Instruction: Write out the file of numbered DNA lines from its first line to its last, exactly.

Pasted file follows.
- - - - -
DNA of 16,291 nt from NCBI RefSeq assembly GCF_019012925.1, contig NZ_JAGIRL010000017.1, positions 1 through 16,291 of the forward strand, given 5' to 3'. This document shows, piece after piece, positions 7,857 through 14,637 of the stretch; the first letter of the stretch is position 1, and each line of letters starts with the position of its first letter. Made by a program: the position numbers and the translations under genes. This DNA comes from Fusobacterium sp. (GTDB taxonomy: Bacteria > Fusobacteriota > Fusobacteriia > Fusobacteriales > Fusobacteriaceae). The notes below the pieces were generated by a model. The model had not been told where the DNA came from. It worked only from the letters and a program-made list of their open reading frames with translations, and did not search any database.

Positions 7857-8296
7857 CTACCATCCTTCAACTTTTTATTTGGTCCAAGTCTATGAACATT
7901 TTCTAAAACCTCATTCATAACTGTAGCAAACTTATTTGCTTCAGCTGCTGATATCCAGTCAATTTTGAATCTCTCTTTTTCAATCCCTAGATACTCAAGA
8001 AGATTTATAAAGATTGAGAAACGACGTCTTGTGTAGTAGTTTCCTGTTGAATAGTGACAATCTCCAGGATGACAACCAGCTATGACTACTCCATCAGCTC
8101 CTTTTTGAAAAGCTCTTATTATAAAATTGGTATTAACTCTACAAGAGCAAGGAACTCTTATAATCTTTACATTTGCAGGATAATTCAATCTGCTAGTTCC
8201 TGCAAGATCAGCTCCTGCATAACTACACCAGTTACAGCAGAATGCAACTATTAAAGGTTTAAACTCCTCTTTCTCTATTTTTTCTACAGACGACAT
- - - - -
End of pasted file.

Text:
DNA of 16,291 nt from NCBI RefSeq assembly GCF_019012925.1, contig NZ_JAGIRL010000017.1, positions 1 through 16,291 of the forward strand, given 5' to 3'. This document shows, piece after piece, positions 7,857 through 14,637 of the stretch; the first letter of the stretch is position 1, and each line of letters starts with the position of its first letter. Made by a program: the position numbers and the translations under genes. This DNA comes from Fusobacterium sp. (GTDB taxonomy: Bacteria > Fusobacteriota > Fusobacteriia > Fusobacteriales > Fusobacteriaceae). The notes below the pieces were generated by a model. The model had not been told where the DNA came from. It worked only from the letters and a program-made list of their open reading frames with translations, and did not search any database.

Positions 7857-8296
7857 CTACCATCCTTCAACTTTTTATTTGGTCCAAGTCTATGAACATT
7901 TTCTAAAACCTCATTCATAACTGTAGCAAACTTATTTGCTTCAGCTGCTGATATCCAGTCAATTTTGAATCTCTCTTTTTCAATCCCTAGATACTCAAGA
8001 AGATTTATAAAGATTGAGAAACGACGTCTTGTGTAGTAGTTTCCTGTTGAATAGTGACAATCTCCAGGATGACAACCAGCTATGACTACTCCATCAGCTC
8101 CTTTTTGAAAAGCTCTTATTATAAAATTGGTATTAACTCTACAAGAGCAAGGAACTCTTATAATCTTTACATTTGCAGGATAATTCAATCTGCTAGTTCC
8201 TGCAAGATCAGCTCCTGCATAACTACACCAGTTACAGCAGAATGCAACTATTAAAGGTTTAAACTCCTCTTTCTCTATTTTTTCTACAGACGACAT